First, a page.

Being diagnosed with Addison’s has come as a huge shock and I don’t think that the seriousness of the illness has sunk in. I have been ill for years, but this scary ill, as I probably said in a previous post. The early symptoms of Addison’s a lack of energy, muscle weakness and loss of appetite, all things that I experienced anyway and were my normal. It will be interesting to see if the medication that I’m now on will make a difference.

With treatment, symptoms of Addison’s disease can largely be controlled. It is treated with medication to replace the missing hormones: I will be on medication for the rest of my life. However, people with Addison’s disease must be constantly aware of the risk of a sudden worsening of symptoms, called an adrenal crisis. This can happen when the levels of cortisol in your body fall significantly. It was really unfortunate that I experienced my first adrenal crisis on the same day as diagnosis. I have a lot of gaps in my memory with regards to my first adrenal crisis, which is probably for the best in some ways.

I am really lucky to have a medical team who are on the ball, I have received a phone call every day from someone in the endo team to check in with me and make sure that I’m coping okay. My friends have also been fantastic, I really cannot thank you enough. It means the world to me when people make the effort to read up about conditions that I’m diagnosed with to try and get a better understanding of what I’m going through. In fact, I’ve cried a few times from sheer gratitude.

But this brings me on to something that I just need to vent and put out there. I am not inspirational. None of this is a choice and I can’t wallow my symptoms away. I’m fairly open and honest about life, health and everything else but there are some things that I don’t share. I don’t always share the worst bits because it’s not appropriate, I’m not well enough and I want to keep a bit of dignity. I might joke about things, but that doesn’t mean that I’m okay or coping well with what it going on.

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I find it so hard when people tell me that I’m inspirational because honestly, what choice do I have? I’m not writing to inspire anyone, or to be inspiring myself. I write because otherwise all these thoughts would be stuck in my brain and I would drive myself insane. I write because it gives me the freedom that physically, my body doesn’t give me. People often assume that people who are ill or disable are wondrous people, to be held with such high accolade. This is where I’m going to disappoint: I am just like you. I have good days and I have bad days. I watch shit TV, I can be grouchy and I can be off the wall happy. I can also be bloody boring at times but again, that’s the stuff that I don’t share because no one, I repeat, no one, cares if I plucked my eyebrows or tried a different shampoo.

Life can be really difficult. I have had to overcome things that other people my age perhaps would not have faced. But that doesn’t make me ashamed of my body and it’s wonkiness. Frustrated maybe, but not ashamed. Because this is my body and only am I allowed to pass judgment on it. I’ve had over 25 years living in my body and I’d like many more years. At times, I hate it. At times, I love it. Other times, I tolerate it as my home. It doesn’t always do what I would like it to do and that can make things challenging and it can lead me to question whether or not I can keep up the endless fight.  My normal is not the same as your normal. Your normal is not the same as anyone else’s normal. I’m not inspiring for being normal.

July Favourites

Welcome to another monthly favourites post, looking at all the things I’ve been loving in July! The hot weather continues, my cat has given up tormenting the wildlife (mostly) and I have gassed myself out using Deep Freeze spray a few too many times. My health has been a bit up and down this month: I am so thankful that I was well enough to spend just under a week in York, reliving my university days and pretending, badly, that I am still a student. However, there has also been some real low moments, involving a lot of vomit, infections, catheters and paramedics, meaning that I’ve lost quite a bit of this month to sleep and being a bit out of it on medication. Something exciting that has happened this month is that I have been nominated for a WEGO Health Award, under the best in show blogging category. This has shocked me so much and it would mean the world to me if you would endorse me (vote) by clicking HERE!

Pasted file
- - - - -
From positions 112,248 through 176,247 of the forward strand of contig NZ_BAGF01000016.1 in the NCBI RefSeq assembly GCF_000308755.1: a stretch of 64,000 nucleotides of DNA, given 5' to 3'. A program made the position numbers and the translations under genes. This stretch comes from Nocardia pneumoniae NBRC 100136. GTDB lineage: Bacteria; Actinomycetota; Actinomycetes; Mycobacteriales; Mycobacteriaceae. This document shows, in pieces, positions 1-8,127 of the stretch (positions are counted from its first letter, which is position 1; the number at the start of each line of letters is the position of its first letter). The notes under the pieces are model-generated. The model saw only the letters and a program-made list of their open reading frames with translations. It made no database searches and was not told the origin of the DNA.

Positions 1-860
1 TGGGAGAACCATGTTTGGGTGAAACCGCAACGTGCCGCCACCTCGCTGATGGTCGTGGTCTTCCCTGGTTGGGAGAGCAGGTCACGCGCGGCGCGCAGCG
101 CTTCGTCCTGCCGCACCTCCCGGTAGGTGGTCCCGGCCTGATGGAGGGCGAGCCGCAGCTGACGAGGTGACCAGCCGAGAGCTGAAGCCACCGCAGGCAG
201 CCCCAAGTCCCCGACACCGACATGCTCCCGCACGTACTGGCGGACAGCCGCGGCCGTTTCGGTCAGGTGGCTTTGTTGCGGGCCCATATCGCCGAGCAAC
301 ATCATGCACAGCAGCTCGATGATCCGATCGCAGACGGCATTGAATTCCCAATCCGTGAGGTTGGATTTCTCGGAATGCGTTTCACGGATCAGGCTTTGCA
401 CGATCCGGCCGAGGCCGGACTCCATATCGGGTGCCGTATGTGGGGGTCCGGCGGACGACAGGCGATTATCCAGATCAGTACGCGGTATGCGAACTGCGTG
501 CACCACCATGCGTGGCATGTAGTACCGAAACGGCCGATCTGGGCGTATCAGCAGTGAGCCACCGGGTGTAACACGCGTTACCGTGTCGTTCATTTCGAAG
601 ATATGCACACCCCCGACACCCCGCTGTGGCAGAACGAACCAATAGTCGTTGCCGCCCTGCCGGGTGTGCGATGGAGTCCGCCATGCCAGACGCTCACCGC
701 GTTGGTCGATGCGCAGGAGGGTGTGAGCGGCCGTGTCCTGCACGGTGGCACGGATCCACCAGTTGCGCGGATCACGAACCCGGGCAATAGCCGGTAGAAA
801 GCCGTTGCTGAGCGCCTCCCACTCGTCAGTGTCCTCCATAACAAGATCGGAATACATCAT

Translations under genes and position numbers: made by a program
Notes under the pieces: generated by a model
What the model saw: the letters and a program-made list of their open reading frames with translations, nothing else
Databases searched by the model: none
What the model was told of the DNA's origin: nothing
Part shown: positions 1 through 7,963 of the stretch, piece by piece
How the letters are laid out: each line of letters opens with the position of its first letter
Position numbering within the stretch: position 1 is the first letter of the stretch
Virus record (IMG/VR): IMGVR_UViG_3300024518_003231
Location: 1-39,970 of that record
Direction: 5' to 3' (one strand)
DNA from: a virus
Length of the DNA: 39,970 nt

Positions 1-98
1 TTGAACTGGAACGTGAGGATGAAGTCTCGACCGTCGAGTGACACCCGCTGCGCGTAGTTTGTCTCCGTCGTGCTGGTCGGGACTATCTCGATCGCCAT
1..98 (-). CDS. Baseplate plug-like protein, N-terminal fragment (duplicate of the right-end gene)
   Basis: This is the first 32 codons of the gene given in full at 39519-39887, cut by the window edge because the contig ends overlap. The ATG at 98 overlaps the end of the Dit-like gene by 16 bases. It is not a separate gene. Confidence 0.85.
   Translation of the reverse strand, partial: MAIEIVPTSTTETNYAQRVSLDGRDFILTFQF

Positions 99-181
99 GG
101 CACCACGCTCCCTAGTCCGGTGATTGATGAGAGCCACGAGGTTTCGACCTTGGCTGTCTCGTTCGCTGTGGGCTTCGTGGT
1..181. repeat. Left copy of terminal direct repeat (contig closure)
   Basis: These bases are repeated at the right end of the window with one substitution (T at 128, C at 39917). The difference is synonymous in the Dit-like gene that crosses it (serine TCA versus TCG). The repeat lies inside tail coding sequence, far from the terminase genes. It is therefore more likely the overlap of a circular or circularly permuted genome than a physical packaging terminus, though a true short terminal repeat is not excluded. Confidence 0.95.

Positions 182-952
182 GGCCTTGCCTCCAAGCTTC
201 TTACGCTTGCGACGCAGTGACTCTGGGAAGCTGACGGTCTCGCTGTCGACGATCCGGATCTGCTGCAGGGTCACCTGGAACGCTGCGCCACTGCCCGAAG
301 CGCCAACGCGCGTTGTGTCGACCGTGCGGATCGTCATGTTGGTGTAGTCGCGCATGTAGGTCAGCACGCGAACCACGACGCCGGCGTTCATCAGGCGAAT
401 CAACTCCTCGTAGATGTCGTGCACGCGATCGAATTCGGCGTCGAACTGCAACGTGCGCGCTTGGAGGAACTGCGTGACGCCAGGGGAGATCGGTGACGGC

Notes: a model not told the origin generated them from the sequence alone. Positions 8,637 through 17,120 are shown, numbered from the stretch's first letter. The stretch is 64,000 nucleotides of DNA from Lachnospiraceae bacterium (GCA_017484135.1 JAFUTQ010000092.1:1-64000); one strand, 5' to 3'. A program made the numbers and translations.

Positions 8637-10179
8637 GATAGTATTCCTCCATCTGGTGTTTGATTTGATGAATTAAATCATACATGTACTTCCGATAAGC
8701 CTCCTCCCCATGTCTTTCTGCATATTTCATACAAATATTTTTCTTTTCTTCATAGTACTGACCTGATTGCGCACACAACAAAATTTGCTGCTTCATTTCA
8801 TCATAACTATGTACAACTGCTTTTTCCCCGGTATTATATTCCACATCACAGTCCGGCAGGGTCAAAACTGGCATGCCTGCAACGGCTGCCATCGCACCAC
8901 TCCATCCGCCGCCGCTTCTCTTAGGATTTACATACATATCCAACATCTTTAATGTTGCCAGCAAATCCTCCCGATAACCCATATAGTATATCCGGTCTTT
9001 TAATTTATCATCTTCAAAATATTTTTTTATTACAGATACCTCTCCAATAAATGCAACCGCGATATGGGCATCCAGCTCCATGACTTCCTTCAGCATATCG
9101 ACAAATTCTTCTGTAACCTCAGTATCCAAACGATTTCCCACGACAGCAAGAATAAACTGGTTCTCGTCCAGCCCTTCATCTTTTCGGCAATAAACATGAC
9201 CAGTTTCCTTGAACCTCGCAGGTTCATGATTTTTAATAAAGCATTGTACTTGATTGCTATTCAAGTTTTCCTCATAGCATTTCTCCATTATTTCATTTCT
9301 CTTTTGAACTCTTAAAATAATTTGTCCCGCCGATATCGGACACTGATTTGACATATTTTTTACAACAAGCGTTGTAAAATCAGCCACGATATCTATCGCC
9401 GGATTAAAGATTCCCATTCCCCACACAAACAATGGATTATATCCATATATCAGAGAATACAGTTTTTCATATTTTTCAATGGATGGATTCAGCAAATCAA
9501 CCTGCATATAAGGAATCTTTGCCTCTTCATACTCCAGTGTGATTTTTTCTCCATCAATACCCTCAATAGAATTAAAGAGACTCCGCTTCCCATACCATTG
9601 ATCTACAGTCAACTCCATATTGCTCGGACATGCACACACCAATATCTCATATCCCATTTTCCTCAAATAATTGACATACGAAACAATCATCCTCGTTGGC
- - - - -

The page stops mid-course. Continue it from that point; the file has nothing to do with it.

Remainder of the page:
So, onto the favourites!

Books

Last month, Dear Chronic Illness, compiled by Pippa Stacey of Life of Pippa was released. This book features a collection of letters, written by people who have been diagnosed or affected by chronic illnesses, in their varying forms. I laughed and cried, sometimes at the same time, reading this. Often it can be really hard to explain what life is like living with a chronic condition and there are times when it feels like it has taken over your life: Dear Chronic Illness gives an insight into what life can be like and makes you feel less alone.

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I have possibly talked about Holly Bourne in previous monthly favourites posts; her first adult fiction book, How Do You Like Me Now? was recently released. I’ll be honest, I was a bit indifferent at the thought of reading this book, for the most part I have loved Holly’s young adult fiction, but felt that her last YA book, It Only Happens In The Movies was slightly rushed, and didn’t compare so well to the Spinster Trilogy. I had concerns that How Do You Like Me Now? would follow the same path and be rushed and forced. It has been dubbed the new Bridget Jones, for this generation and whilst it’s good, I wouldn’t go as far as that. In my opinion, nothing beats Bridget’s big knickers, vodka and Chaka Khan.

Films/TV

Much like last month, I am still obsessed over Love Island. With only a week and a bit left, I’m not sure how I’m going to cope in life without it. In case you missed it, I wrote a blog post recently about The Problems With Love Island, where I talked about being a feminist and if watching Love Island makes me a bad feminist. I don’t necessarily agree with the behaviours shown by some of the people in the villa, but Love Island is a winner for some summer evening TV viewing and I will be remaining loyal, babe to it.